So my "Zeidler for President" pin, presented to me by the candidate himself, is more a rare artifact than a record of consequential electioneering.
Like the man whose name it heralds, the pin is a reminder of a politics of principle that has mostly existed on the periphery of postwar America's stilted economic and political discourse.
Beyond the borders of the United States, Zeidler's contribution -- a humane, duty-driven, economically responsible version of socialism that is reflective of the man as much as the philosophy -- has always been better recognized by foreigners than by Americans.
Zeidler was the repository of a Milwaukee Socialist tradition with German radical roots and a record of accomplishment -- grand parks along that city's lakefront, nationally recognized public health programs, pioneering open housing initiatives, and an unrivaled reputation for clean government -- that to his death filled the circumspect former mayor with an uncharacteristic measure of pride.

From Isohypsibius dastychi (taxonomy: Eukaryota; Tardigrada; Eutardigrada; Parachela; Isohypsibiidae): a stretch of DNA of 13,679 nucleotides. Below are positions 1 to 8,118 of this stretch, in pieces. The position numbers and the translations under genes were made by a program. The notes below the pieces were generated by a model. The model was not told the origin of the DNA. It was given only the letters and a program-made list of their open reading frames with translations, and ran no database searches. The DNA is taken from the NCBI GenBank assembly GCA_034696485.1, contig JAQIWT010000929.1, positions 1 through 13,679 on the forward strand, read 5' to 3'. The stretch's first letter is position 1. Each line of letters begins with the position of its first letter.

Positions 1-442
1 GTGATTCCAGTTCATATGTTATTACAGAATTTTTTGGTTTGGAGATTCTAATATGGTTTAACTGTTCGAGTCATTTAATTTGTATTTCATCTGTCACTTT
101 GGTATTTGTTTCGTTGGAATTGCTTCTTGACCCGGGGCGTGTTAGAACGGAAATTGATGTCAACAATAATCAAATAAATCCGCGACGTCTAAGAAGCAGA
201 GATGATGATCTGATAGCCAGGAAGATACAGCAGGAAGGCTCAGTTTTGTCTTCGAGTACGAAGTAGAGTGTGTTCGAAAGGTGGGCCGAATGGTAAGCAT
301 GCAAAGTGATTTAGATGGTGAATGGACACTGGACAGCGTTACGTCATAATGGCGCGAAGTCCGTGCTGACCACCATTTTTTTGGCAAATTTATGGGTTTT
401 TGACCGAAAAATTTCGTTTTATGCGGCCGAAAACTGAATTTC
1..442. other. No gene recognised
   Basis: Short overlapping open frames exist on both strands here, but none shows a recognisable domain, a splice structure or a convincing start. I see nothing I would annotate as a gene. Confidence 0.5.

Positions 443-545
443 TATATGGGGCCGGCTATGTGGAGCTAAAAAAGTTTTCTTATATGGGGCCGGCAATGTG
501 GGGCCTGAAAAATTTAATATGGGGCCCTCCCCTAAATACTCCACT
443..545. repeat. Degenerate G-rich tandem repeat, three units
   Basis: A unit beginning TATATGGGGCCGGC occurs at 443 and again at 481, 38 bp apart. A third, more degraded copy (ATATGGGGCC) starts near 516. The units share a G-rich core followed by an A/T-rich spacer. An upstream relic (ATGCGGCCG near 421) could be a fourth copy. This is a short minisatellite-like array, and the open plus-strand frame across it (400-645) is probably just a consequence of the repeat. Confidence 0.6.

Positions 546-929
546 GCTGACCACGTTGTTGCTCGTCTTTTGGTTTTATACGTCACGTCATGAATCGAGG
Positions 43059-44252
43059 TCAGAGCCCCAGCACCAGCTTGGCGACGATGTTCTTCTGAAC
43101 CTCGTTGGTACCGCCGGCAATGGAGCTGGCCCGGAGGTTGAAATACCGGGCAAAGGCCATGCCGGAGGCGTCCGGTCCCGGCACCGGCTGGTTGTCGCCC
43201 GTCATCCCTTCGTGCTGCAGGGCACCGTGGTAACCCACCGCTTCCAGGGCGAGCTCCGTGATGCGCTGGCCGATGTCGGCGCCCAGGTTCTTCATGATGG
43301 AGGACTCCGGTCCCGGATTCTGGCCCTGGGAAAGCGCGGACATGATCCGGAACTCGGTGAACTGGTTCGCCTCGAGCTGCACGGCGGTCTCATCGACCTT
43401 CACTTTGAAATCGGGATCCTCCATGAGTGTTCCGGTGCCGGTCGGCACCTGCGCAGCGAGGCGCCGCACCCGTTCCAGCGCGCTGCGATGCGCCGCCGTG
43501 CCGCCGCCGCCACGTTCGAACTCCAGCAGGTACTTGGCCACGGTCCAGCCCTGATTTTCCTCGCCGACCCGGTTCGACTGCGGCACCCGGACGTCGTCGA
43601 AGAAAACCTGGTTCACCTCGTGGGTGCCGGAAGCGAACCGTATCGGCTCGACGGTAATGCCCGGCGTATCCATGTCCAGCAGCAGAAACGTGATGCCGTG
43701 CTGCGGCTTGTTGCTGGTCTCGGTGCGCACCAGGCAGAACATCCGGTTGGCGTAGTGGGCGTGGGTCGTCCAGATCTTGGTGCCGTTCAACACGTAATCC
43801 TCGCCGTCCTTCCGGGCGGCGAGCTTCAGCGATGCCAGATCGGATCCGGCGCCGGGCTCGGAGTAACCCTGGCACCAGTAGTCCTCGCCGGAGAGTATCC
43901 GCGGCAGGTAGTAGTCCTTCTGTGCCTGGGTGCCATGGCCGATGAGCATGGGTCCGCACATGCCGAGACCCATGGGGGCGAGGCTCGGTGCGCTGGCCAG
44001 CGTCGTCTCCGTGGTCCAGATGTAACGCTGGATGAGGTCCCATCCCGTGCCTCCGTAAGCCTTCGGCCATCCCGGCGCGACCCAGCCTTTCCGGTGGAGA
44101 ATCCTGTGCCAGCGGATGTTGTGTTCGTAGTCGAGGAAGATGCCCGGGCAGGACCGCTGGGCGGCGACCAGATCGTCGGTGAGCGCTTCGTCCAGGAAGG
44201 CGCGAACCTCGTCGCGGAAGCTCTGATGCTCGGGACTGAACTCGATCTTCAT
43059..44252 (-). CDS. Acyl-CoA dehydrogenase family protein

With its emphasis on providing quality services, the politics that Zeidler practiced was sometimes referred to as "sewer socialism." But, to the mayor, it was much more than that. The Milwaukee Socialists, who governed the city for much of the 20th century, led a remarkably successful experiment in human nature rooted in their faith that cooperation could deliver more than competition.
"Socialism as we attempted to practice it here believes that people working together for a common good can produce a greater benefit both for society and for the individual than can a society in which everyone is shrewdly seeking their own self-interest," Zeidler told me in an interview several years ago. "And I think our record remains one of many more successes than failures."